By R S N Singh,Indian Defence Review
Date : July 24 , 2018
In a statement in Rajya Sabha, the Minister for State for Home, Mr Hansraj Ahir said that the NIA and the state police of various states have so far arrested 75 people for links with the Islamic State. 50 of them belong to the southern states of India. Thus, they constitute more than 65 percent. The spread of these individuals allured by Islamic State brand of jihadism is given on the map.
The radicalization of Muslim youth in southern part of the country is not a new phenomenon. It began in the mid-70s, impelled by the petro-dollars of the Gulf countries. Radical Sunni Islam and Wahabization became the new instruments to negate the growing influence of Shiite Iran after the Revolution in 1979. It was during this period that large numbers of Muslims from South India, particularly Kerala, found employment in the Gulf countries. The same phenomenon was true for Pakistan as well. More than eight million Pakistanis were employed in the Middle-East, sending remittance worth $20 million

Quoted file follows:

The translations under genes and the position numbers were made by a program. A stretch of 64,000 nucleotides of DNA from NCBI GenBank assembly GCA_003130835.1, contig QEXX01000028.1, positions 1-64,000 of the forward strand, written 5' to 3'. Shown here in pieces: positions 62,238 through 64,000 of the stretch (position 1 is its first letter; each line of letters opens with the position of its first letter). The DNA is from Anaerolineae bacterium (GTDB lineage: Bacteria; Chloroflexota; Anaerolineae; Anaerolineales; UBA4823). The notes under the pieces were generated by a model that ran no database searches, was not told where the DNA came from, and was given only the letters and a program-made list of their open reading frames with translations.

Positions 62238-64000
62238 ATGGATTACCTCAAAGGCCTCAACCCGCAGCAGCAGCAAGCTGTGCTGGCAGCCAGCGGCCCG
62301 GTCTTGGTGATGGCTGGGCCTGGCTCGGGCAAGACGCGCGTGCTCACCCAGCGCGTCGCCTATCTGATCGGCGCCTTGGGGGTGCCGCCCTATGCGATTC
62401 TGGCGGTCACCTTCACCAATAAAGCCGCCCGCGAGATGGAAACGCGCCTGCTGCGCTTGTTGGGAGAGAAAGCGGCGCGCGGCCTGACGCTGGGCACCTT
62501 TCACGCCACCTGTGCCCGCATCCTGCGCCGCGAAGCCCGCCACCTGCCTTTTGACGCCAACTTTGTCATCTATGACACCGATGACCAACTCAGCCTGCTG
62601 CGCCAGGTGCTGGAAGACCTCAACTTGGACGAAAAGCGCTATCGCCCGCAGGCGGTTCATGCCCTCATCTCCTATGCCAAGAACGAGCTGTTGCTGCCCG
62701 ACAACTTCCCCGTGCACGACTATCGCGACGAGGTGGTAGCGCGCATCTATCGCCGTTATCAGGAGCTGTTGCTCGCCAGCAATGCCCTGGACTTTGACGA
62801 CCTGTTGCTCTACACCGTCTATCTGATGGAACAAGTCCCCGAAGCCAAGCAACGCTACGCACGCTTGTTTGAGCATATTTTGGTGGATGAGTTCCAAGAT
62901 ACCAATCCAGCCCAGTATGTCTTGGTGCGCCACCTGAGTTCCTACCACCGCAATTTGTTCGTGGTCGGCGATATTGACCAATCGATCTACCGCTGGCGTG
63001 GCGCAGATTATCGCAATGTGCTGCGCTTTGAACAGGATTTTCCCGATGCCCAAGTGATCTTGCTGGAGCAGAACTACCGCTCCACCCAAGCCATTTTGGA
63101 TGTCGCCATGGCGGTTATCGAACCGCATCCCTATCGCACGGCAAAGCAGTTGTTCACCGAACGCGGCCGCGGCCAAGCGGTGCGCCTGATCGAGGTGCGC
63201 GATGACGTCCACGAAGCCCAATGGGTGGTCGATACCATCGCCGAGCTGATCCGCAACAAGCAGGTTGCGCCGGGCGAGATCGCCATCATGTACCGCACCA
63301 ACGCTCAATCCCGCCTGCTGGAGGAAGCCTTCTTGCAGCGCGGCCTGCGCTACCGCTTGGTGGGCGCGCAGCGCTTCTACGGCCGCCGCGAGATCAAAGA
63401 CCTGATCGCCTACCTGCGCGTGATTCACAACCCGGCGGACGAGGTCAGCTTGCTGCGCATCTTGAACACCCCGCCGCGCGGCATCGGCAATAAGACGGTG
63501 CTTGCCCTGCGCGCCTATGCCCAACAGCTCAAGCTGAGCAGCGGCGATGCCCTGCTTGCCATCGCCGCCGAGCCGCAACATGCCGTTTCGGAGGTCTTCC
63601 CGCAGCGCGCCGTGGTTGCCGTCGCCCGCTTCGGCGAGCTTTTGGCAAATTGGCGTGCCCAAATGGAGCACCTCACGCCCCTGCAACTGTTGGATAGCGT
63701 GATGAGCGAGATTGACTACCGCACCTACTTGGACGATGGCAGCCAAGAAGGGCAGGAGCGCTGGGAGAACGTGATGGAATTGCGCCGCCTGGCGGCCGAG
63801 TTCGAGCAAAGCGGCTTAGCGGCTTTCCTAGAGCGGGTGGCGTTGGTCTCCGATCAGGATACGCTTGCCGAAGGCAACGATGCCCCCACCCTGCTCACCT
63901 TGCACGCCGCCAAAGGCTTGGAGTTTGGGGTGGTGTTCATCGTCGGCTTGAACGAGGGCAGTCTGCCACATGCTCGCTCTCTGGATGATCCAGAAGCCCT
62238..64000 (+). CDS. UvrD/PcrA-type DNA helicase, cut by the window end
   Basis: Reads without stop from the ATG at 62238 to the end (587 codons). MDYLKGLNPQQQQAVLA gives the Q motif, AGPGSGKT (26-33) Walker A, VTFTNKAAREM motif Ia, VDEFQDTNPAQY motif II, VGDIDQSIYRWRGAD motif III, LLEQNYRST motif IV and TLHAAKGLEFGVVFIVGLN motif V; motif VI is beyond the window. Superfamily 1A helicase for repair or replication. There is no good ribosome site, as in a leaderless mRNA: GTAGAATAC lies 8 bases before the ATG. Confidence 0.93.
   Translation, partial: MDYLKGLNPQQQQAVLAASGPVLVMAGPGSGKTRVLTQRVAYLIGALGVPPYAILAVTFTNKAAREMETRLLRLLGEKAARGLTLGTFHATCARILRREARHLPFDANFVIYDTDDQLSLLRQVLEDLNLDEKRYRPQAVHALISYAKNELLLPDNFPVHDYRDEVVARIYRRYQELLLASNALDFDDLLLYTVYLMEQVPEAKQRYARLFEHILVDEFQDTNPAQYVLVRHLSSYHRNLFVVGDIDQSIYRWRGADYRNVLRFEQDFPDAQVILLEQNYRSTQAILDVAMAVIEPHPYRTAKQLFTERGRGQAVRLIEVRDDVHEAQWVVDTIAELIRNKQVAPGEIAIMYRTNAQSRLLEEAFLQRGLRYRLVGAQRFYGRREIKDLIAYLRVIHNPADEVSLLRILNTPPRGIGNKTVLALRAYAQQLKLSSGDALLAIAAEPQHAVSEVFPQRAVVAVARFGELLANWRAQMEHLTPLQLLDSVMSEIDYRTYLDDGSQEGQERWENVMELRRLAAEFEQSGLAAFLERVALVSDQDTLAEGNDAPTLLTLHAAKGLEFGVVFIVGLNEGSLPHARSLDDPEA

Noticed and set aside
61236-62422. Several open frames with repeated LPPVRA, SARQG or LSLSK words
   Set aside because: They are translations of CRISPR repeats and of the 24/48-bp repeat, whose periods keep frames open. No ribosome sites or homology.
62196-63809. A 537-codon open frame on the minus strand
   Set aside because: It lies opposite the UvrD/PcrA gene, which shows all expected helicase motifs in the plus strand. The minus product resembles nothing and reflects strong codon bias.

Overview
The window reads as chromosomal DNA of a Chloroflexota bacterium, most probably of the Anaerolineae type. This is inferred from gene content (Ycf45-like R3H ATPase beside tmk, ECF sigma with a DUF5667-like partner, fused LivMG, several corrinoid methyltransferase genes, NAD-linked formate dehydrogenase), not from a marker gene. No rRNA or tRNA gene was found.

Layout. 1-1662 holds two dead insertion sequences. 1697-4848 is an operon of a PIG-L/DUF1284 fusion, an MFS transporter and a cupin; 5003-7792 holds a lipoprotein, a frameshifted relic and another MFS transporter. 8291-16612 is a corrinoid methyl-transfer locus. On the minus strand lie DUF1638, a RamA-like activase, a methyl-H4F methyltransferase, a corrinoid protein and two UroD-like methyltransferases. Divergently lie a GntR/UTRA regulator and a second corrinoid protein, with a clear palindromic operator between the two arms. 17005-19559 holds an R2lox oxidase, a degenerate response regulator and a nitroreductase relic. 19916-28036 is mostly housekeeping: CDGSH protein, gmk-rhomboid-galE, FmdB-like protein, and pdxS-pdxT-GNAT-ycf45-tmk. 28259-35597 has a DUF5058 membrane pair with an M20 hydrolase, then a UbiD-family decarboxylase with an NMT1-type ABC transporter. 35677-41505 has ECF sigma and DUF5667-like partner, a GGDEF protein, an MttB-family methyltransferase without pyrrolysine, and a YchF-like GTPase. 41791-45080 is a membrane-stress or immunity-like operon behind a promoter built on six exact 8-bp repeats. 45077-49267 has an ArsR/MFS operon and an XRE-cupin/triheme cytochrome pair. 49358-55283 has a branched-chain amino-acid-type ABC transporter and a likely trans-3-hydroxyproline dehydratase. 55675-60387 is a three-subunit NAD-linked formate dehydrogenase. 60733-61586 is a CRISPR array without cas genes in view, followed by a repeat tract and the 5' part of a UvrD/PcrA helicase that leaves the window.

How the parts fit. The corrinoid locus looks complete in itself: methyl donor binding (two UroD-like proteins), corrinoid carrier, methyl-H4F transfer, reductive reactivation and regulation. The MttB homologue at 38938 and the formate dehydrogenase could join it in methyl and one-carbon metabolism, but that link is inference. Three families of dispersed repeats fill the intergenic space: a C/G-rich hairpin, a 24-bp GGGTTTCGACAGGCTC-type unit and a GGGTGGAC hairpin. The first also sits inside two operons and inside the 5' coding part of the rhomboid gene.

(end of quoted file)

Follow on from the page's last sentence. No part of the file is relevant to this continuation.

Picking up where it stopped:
In India, the most prominent South Indian state to benefit from the gulf oil economy boom was Kerala. At one time it had 3.5 million work force employed in the region, which by 2016 came down to 2.24 million due to slide in the gulf economy. Nevertheless, the remittances sent by them, $ 7.5 billion approximately, sustained the state economically in many ways. As per 2003 figures, remittances to Kerala were 1.74 times the revenue receipts, 1.8 times the annual expenditure of Kerala government, and 15 to 18 times the size of export of cashew and marine products. It is believed that one out of every five households in Kerala had someone employed in the Gulf.